Wednesday, December 15, 2010

Gravity Golf

Gravity Golf is a training method developed by David C. Lee that aims to teach a person to swing a golf club in a physics-friendly manner that provides maximum ball speed and distance with the minimum of effort. It was first explained in his 1996 book of the same name.


The term "gravity" is used by Lee to encompass several elements of his method, for example:
The "first release": players are encouraged to use their back and shoulders to throw the club back and up at the start of the swing. Once the club passes the golfer's back leg, the arms should relax and float to the top without any effort or tension in the golfer's upper body.
Likewise, gravity is relied upon to start the downswing by causing the arms to drop without any effort from the golfer.
The "counterfall": during the swing, gravity pulls the golfer off-vertical - leaning away from the ball - before hip rotation starts. This counteracts the force of the arms and club swinging at high speed in front of the player, which would otherwise pull him or her off-balance.

Training method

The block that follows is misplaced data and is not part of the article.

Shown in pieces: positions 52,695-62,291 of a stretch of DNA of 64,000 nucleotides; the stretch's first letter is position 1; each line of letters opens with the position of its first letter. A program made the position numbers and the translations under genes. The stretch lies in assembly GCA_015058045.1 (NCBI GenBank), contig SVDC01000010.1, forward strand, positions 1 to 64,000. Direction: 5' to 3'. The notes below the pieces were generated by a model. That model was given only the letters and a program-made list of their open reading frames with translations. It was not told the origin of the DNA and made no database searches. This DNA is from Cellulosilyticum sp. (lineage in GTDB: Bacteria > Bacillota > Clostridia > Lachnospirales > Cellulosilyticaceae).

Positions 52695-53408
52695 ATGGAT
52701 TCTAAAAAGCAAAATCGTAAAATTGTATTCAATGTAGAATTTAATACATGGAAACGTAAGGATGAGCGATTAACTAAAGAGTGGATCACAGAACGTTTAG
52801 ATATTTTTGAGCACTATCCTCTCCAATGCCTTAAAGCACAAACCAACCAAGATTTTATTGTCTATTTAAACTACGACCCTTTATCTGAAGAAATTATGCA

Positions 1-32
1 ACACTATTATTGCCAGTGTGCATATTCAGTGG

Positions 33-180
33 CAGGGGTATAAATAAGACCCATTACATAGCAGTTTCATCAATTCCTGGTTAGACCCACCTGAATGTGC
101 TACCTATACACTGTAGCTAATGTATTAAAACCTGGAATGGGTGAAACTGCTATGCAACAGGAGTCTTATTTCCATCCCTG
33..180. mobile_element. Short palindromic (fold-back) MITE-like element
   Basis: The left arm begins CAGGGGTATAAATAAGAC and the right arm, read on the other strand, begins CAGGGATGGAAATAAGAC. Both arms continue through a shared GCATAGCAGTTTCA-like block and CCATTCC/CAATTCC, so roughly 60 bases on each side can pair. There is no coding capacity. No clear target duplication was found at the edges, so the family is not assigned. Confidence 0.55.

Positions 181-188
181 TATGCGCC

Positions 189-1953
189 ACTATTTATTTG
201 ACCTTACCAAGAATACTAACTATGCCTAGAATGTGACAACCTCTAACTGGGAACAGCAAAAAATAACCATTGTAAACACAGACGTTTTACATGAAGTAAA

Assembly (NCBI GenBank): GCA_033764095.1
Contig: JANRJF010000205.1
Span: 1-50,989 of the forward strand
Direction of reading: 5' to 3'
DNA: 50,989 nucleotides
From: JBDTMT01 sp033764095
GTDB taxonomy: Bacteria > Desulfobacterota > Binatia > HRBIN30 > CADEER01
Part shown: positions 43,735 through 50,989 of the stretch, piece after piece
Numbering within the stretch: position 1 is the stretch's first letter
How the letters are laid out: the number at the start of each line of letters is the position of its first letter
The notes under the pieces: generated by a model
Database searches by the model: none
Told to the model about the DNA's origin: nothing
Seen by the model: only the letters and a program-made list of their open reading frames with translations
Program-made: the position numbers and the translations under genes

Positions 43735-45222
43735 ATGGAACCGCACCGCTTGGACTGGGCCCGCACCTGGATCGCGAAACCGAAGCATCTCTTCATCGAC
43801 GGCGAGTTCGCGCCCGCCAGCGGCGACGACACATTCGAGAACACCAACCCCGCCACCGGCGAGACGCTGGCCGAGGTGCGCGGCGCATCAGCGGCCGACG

The gravity swing is taught using drills such as swinging with one's feet crossed, or with one hand. The drills are intended to train the body to swing the club in a more fluid manner, allowing the player to rely on muscle memory in order to swing in a natural and relaxed way. This "method" is extremely hard to understand and is not recommended for the average golfer. The cost for a 2 to 3 day training session is well over $1800 which is also out of the average golfers range. I have seen the technique work first hand, but it was by people who had practiced it for years and were in the golf business. The average golfer just does not have the time to work on or even understand the "counter-fall". I noticed more decent golfers coming away more confused and frustrated when all they were looking for was a cure to a few minor issues in their swing. My advice to the average golfer is to have your swing recorded and review it carefully, then work on correcting one flaw at a time. If you are working more on your driver, record your swing, go to the range and make your corrections with the 150 marker as your target. Once the swing feels good and you have your timing and arm action worked out, go ahead and increase the power of your swing by 20%. Concentrate on the feel, timing, and arms release. If you start hooking or slicing again, go back to targeting the 150 marker to regain the confidence before increase swing speed / power. The bottom line is if you can create a swing with your driver that is comfortable, in time, and with good wrist and arm release, the ball will just jump off the club and if you can do it with the big stick, you will be able to do it with an 8 iron. Save the $1800 and the frustration. This technique is for players with lots of time and money.

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